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ERIC Number: ED521347
Record Type: Non-Journal
Publication Date: 2010
Pages: 227
Abstractor: As Provided
ISBN: ISBN-978-1-1243-2147-9
College Access, Equity, and Student Success in the Context of Higher Education Expansion and Differentiation in Taiwan
Yang, Cheng-Cheng
ProQuest LLC, Ph.D. Dissertation, University of California, Los Angeles
The expansion of higher education has become a significant trend in the East Asia region, and Taiwan has proven no exception. The driving forces of higher education expansion in Taiwan include enhancing national competitiveness and human capital, responding to social and industrial needs, and reducing educational inequalities among social groups. This dissertation aims to answer the core question, "can higher education expansion in Taiwan reduce educational inequalities?" In this dissertation, several theories are utilized to help explain the inter-relationship between college access, equity, and student success in Taiwan. These theories are: social and cultural reproduction theory, MMI hypothesis, EMI hypothesis, human capital theory, economics of discrimination, and college student development theories. All findings in this dissertation are based on literature review, document analysis, and quantitative analysis. The data for literature review and document analysis are collected from academic journals and policy reports in both Taiwan and the United States. The data for quantitative analysis are collected from the Ministry of Education in Taiwan, Executive Yuan in Taiwan, the Organisation for Economic Co-operation and Development (OECD), the Taiwan Integrated Postsecondary Education Database (TIPED), and the California Postsecondary Education Commission (CPEC). The findings of this dissertation can be divided into six sections. First, the historical analysis of higher education expansion finds that the postsecondary education system in Taiwan has entered the phase of universal access. Resulting from this process of expansion, the profound growth of private technical institutions provides more college entrance opportunities for high school graduates in Taiwan. However, this analysis leads to the conclusion that the global competition of higher education and the world class university policy in Taiwan could constitute a new form of tracking at the postsecondary level. Second, according to the analysis of tuition fees and cost sharing of college education, the costs of attending college in Taiwan are within the middle range among other developed countries in the world; however, the difference of fees between public and private institutions is significant, and the cost sharing of the private institutions relies heavily on educational loans instead of providing assistantships. Third, this dissertation confirms the importance of receiving college education for students' future employment, personal earning, and occupational prestige. Stratification among higher education institutions in Taiwan exists in the context of comparing the economic returns of college degree. Fourth, in terms of the impact of higher education expansion on college access in Taiwan, the MMI hypothesis can successfully explain the changes of college enrollment rates among students with different family income backgrounds. When we take the differentiation of higher education into consideration, the EMI hypothesis is consistent with the case of Taiwan, showing that minority students would have higher probabilities to enroll in the private technical institutions. Fifth, according to the analysis of CPEC data, the relationship between college access and differentiation of higher education in California shows also, as predicted by EMI, that there are more minority students enrolling in the community colleges. However, four features of the community colleges in California, "open access for all", "affordability", "transfer pathways", and "geographic accessibility", offer ways of ensuring educational opportunities. This dissertation concludes that education planning, affordability, and quality assurance of lower tier institutions are the key for educational equality. Sixth, the application of I-E-O model and causal analytical modeling via blocked regression analysis helps to find causal factors of PRTU students' academic achievement. These factors include: quality of student effort, living in student dormitories, and availability of multicultural information on campus. The causal factors of PRTU students' self-rated ability include quality of student effort, interactions with peers and faculty, and participation in the student clubs. [The dissertation citations contained here are published with the permission of ProQuest LLC. Further reproduction is prohibited without permission. Copies of dissertations may be obtained by Telephone (800) 1-800-521-0600. Web page:]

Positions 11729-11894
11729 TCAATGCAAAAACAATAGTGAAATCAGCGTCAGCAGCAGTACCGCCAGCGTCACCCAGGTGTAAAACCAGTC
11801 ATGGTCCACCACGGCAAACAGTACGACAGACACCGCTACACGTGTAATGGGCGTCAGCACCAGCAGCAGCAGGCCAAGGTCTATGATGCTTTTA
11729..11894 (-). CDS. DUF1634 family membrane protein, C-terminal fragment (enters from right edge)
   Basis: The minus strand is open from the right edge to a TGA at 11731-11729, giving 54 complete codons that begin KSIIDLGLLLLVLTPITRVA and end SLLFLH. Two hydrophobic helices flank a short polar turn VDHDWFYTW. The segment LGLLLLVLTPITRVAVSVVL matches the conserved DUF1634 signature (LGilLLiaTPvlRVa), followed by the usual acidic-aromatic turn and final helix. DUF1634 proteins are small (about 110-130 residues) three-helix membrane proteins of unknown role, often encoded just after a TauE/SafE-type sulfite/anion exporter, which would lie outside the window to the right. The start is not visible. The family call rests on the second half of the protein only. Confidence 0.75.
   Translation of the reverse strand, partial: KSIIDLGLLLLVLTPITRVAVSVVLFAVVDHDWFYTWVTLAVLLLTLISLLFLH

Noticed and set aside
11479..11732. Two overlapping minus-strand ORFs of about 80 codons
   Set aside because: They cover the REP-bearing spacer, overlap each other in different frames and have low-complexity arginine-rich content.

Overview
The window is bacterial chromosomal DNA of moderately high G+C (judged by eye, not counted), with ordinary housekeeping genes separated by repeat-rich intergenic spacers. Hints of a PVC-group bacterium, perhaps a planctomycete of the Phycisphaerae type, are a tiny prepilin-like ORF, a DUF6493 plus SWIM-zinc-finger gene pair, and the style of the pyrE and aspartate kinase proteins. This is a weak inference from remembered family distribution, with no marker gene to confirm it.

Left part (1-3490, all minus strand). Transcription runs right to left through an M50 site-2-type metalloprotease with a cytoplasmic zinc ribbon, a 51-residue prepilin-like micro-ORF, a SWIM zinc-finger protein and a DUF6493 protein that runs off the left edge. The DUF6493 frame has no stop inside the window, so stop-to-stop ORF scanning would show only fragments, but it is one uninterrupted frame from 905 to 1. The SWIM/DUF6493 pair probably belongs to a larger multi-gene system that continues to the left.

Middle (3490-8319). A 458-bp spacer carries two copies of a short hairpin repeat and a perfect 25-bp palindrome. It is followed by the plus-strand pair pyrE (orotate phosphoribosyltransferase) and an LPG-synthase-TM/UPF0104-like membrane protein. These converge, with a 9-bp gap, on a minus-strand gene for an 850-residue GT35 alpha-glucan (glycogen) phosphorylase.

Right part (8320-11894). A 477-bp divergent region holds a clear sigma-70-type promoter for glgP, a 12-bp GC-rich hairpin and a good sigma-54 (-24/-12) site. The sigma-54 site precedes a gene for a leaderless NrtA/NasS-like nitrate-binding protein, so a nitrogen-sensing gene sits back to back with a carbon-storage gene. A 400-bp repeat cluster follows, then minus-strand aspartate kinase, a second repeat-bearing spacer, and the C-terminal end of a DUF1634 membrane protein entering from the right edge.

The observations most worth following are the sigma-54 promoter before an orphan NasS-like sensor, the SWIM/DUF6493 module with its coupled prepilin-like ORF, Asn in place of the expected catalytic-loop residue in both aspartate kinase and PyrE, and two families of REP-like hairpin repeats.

ProQuest LLC. 789 East Eisenhower Parkway, P.O. Box 1346, Ann Arbor, MI 48106. Tel: 800-521-0600; Web site:
Publication Type: Dissertations/Theses - Doctoral Dissertations
Education Level: High Schools; Higher Education; Postsecondary Education
Audience: N/A
Language: English
Sponsor: N/A
Authoring Institution: N/A
Identifiers - Location: California; Taiwan; United States